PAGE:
It seems that some of the magic of both color and music is vulnerable to being lost as a consequence of familiarity. Though hard to conceive now, there were times in the recent past when an individual might go through his or her life without encountering a particular hue. The climate, geography, and ecosystem where one lived could mean that they would never have known the pure white of a fresh snowfall, the unearthly shades of blue which reflect in tropical waters, or the sublime red of a cardinal.
Once music had gained a foothold outside of religious spheres and folk practices, it remained evanescent for centuries more. Those who were especially adept may have been able to recall much, or even all of a work which they had heard, but there was no way to actively relive the experience of hearing. The development of chamber music which could be played in homes marked one step away from the absolute reign of the church or court, the phonograph another, the radio yet another still, and all the way to the present.
Music has become disposable. If a listener becomes distracted, all that is necessary is to rewind the piece and take another pass at it. If the duration of a movement within a Mahler symphony does not coincide with one’s mood, a few simple flicks of the thumb can transport a listener into an imaginary space with Arcade Fire, The Blind Boys of Alabama, Ke$ha, Harry Nilsson, Led Zeppelin, or a favored podcast (I would greatly enjoy the exercise of watching a citizen of the 17th-century try to decode this word).
Concluding a Cyclical Process
Color and music, two of the things that serve to make our lives vibrant, have lost some of their punch. The implications of this trajectory or solutions (if necessary) are beyond the scope of this rather broadly-scoped entry. However it is important to recognize that they are “problems” that exist.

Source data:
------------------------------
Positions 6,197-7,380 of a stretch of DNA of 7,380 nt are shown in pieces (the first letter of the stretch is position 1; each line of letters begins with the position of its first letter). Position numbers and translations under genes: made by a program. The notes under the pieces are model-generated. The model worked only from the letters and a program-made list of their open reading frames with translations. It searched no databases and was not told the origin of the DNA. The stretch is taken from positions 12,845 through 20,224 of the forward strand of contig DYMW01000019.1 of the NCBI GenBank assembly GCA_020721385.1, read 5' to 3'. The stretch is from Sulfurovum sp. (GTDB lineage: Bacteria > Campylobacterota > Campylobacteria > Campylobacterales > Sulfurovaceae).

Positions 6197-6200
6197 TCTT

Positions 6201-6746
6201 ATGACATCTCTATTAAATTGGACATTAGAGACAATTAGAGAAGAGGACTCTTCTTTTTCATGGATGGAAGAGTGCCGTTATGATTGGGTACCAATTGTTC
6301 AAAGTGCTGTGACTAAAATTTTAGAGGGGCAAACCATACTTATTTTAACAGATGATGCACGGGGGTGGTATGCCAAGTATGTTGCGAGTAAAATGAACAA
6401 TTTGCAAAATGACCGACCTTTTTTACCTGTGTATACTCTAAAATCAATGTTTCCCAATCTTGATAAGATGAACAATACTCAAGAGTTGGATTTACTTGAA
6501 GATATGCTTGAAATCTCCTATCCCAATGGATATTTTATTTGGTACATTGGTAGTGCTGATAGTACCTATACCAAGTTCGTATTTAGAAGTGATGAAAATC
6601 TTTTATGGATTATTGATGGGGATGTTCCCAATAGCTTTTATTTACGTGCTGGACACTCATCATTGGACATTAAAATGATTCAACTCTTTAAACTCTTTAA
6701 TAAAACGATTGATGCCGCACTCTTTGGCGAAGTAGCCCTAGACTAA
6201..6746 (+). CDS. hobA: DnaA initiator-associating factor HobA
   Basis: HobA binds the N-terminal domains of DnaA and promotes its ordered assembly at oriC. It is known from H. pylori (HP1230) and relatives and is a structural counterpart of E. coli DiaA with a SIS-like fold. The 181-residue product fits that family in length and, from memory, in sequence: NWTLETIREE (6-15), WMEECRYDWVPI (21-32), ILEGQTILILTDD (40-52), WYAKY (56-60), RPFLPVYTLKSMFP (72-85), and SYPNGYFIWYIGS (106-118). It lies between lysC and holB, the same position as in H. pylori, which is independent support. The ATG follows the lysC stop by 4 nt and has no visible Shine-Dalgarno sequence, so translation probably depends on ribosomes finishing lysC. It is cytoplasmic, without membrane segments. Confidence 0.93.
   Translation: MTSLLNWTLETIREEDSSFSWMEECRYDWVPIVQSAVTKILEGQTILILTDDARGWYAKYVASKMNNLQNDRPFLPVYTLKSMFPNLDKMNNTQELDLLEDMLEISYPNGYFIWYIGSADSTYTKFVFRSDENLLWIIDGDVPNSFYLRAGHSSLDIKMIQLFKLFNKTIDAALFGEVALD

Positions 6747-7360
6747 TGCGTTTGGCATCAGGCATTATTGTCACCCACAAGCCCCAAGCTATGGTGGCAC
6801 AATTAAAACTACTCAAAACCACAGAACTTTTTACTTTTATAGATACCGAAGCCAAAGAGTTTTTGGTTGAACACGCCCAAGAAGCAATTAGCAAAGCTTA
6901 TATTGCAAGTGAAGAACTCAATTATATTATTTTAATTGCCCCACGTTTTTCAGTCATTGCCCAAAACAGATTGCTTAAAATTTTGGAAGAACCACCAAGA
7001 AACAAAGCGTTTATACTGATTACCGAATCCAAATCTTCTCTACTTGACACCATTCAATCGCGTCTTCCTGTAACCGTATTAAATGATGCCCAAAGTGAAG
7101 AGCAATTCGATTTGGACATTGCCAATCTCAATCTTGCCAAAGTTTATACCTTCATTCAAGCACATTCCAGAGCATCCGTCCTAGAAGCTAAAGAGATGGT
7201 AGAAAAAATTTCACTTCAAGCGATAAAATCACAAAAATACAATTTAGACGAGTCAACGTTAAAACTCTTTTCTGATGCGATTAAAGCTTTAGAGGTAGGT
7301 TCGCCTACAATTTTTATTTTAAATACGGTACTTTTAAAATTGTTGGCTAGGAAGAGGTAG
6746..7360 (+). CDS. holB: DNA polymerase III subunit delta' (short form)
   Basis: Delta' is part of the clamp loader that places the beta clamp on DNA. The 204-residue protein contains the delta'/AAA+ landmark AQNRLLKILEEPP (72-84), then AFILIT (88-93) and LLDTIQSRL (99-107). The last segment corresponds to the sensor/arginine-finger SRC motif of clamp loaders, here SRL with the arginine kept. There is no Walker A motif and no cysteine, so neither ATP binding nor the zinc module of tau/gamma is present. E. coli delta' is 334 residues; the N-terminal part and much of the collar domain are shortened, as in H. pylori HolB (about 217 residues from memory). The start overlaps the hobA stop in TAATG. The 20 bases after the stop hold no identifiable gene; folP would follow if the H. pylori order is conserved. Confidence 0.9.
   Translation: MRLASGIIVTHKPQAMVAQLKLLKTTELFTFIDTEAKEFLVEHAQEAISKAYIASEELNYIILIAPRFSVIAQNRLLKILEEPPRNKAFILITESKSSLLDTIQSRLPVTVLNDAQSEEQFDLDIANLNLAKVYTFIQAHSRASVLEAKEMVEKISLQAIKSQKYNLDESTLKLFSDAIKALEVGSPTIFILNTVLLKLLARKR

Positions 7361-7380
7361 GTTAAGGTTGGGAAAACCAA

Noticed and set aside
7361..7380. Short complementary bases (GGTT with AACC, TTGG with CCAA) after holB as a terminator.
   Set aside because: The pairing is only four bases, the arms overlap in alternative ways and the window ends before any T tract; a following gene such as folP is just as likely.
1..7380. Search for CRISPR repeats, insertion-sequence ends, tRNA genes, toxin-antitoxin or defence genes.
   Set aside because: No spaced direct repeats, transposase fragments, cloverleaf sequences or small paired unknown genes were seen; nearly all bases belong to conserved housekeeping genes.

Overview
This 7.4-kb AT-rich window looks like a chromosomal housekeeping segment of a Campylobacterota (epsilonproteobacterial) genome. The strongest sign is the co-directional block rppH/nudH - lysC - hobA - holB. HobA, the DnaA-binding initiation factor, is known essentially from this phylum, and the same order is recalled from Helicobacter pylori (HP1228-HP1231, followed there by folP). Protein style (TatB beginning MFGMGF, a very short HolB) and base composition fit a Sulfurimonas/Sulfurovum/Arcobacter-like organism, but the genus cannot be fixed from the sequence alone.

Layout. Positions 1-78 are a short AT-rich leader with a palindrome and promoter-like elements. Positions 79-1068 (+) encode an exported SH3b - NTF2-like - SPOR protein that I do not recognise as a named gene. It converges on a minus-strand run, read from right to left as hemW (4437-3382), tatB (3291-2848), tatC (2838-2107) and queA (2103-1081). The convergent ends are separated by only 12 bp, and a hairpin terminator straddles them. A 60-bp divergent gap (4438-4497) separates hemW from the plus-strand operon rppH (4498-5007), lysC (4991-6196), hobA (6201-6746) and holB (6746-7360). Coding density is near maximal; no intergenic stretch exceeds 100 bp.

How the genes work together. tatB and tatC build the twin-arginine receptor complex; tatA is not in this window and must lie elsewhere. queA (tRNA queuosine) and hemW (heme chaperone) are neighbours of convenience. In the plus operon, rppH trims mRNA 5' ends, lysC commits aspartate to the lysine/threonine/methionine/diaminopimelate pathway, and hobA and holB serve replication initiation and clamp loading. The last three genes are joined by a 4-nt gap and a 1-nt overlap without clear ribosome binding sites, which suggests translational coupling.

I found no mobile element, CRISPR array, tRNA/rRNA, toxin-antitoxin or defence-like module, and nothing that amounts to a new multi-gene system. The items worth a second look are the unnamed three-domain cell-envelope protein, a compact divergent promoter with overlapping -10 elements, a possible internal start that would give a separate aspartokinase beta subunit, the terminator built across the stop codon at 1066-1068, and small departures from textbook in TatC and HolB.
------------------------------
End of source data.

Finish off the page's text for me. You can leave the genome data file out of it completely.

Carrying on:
These were some of the thoughts that were underlying the concept I had for my recital flyer. The music has been written, and I can do little now to shape whether the audience will find it to be expendable, exhilarating, or other words beginning with ex. Beyond that, the inherently subjective nature of musical taste and perception necessitates that no matter the quality or refinement of anything I compose, there is an inevitable IF “do” –>THEN “damned”; IF “do not”–>THEN “damned” factor (“Do”=”Do not”). There was, however, an opportunity to exercise agency in the realm of promotional materials.
I approached a photographer with a vague notion that I wanted a photo somehow relatable to the work of Richard Avedon. I knew that I wanted a stylized, black and white photo as the basis for whatever was to be crafted. The “whatever” that I came up with was a visual landscape that involved the segmentation and rotation of a portrait of my face into six different components. Each of these images would be used on a separate, uniquely designed flyer which would communicate the essential information about the recital (time, date, location, the classification of the event) as well as some other data (a title, the name or names of performers, etc.). This phase was carried out by a friend and co-worker with some enviable Photoshop skills.
The flyers were to be unified by a six-word motif that I crafted, the meaning and layering of which is kind of foppish, so ask, if you really want to know. These words would be placed, one per flyer, in a position that would serve to create vertices of an imaginary hexagon when all of the flyers were assembled collectively as one megaflyer. I have included a picture of the result (roughly assembled in a trial run) below. It’s impossible for me to say whether it matters or will draw anyone to the event, but I know that it meets what I had regarded as the desirable criteria of unusualness and contextual appropriateness. And thanks to the help of some friends (including my wife and a photographer’s generous and dedicated girlfriend), I have, a week and a half before the recital, already something with which I am more than delighted. I am decolored.